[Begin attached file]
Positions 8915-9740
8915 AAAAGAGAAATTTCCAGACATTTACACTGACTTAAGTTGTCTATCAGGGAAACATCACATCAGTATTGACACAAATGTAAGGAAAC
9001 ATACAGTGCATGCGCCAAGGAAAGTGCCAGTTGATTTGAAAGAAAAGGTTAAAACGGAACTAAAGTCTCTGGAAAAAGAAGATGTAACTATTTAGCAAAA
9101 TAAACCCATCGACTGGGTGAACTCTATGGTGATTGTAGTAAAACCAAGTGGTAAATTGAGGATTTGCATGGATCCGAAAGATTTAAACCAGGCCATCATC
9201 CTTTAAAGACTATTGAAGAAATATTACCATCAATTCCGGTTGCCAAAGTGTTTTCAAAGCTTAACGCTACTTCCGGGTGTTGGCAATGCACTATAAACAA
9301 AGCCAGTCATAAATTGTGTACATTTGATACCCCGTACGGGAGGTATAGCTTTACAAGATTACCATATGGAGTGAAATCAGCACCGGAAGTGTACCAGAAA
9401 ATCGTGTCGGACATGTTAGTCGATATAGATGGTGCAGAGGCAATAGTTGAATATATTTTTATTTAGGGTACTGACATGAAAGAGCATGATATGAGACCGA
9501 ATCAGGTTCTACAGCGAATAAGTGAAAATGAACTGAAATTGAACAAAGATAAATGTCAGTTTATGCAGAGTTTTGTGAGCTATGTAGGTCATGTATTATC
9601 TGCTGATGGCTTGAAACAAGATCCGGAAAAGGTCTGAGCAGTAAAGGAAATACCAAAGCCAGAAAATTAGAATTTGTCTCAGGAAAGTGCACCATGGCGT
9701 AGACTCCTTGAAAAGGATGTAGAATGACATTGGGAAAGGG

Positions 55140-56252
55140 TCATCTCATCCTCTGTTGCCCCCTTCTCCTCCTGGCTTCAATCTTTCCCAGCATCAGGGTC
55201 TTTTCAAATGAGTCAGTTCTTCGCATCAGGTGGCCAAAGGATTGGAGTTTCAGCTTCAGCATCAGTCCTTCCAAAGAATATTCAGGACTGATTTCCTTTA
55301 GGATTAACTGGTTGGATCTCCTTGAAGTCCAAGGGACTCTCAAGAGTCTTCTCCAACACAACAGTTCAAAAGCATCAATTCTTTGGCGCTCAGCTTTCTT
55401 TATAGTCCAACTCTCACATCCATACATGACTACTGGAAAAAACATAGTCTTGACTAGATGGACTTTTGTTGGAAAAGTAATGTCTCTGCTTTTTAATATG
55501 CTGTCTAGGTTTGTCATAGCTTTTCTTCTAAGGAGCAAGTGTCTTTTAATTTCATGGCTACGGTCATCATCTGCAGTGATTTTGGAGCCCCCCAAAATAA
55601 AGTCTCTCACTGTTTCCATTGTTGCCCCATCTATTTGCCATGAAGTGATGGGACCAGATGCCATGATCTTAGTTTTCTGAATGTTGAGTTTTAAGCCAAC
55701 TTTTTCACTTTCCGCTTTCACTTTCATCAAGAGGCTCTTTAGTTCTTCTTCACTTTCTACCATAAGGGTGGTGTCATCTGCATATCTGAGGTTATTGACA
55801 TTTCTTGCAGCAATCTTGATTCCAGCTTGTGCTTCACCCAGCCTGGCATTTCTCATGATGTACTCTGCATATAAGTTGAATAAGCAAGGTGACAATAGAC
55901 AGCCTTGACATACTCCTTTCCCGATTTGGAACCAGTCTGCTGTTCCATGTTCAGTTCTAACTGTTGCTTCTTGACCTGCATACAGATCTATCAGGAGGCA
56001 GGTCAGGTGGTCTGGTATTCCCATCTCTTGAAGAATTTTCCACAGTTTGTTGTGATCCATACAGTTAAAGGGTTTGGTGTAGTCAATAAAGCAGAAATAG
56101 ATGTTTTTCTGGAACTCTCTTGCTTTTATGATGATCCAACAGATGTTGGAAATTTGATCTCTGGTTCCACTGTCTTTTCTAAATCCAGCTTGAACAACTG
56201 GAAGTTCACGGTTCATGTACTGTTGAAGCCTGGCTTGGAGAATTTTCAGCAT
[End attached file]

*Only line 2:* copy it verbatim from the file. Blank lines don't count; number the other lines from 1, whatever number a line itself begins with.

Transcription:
8915 AAAAGAGAAATTTCCAGACATTTACACTGACTTAAGTTGTCTATCAGGGAAACATCACATCAGTATTGACACAAATGTAAGGAAAC